Goodreturns has a piece by-lined BusinessDesk which is pessimistic about the outcomes for introducing the Conduct of Financial Institutions reforms. I found the attitude of the article intensely disappointing. Not because there aren't problems, when there plainly are problems. Not for the numbers that were right, or the numbers that were wrong - some are hard facts and some are conjecture, and we are all entitled to share a point of view. Not for the failure to be even handed, although it wasn't: the author is particularly critical of advisers, but the Hayne commission tended to find the biggest problems in direct and vertically integrated channels. 

The main reason I am particularly disappointed is that it fails the standard the industry is being held to: it fails to address what a good customer outcome really is, and consider what the right pathway is to that. Instead it focuses on a few proxy numbers. Minister Faafoi does better because they have a vision of increasing confidence and clarity for consumers. MBIE does better because they consider efficiency as a whole and suitability throughout the product life-cycle as important factors. The industry does better because, contrary to the assertion in the article, they do look at more numbers than just new business. Lots of advisers, managers, owners, and leaders care a great deal about customer outcomes. Only one was quoted, but I could quote hundreds more. There are many differing views among them, interesting views that are actually shaping the future.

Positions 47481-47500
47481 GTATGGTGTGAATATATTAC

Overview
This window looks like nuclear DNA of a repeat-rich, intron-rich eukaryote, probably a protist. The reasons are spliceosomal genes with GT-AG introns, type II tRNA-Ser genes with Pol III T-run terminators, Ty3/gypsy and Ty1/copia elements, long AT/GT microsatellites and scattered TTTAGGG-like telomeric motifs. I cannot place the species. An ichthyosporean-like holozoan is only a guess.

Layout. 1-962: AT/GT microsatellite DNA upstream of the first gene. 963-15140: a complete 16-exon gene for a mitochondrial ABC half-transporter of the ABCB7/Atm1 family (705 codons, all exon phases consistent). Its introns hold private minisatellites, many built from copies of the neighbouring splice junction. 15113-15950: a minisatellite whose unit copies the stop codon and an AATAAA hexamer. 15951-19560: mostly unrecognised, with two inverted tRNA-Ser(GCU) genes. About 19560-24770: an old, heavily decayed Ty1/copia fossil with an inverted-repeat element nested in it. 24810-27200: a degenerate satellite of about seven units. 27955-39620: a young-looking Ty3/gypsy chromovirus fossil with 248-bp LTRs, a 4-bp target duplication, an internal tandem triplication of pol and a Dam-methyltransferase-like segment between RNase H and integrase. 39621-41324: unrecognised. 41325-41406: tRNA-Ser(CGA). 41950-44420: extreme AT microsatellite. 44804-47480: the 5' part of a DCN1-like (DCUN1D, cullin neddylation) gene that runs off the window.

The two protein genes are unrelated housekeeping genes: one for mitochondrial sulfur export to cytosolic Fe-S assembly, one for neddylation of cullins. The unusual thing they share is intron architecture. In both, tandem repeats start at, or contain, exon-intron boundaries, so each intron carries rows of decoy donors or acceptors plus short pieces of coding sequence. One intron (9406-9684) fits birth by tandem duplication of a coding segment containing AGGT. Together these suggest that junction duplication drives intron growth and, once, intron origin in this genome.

There are progressive parts of the sector that embrace change, and there are others that prefer a risk avoidance strategy. A customer-focused view of industry problems needs to consider the fundamental challenges of writing complex business with a multi-decade time-frame. Those include: complexity, information asymmetry, data availability, equity between customers, and customer engagement. 

Contrary to the viewpoint in the article I think COFI has had a substantial effect already. An enormous amount of work by industry groups has been done to try and understand, guide, and change what goes on inside businesses, channels, and the conversations with customers however they engage, to address the real difficulties listed above - much of it has been work in progress and pre-dates COFI and the conduct review, such as the FSC Code of practice. I track every product change, every pricing change, at least a dozen products that had been unchanged for years have been updated and pricing revised. At least one product line has essentially been abandoned by the industry as a whole.  That might be good - but being un-replaced there is a lot of unmet insurance need. Other changes are not solely conduct driven, but are related, like the acquisitions of bank insurers by specialists and the opening of new channels. There has been more change in the industry in 2019 than anyone thought possible in, say, 2017. 2020 looks like being even busier. Contrary to the pessimism displayed by the BusinessDesk piece few pieces of law or regulatory change can claim such success.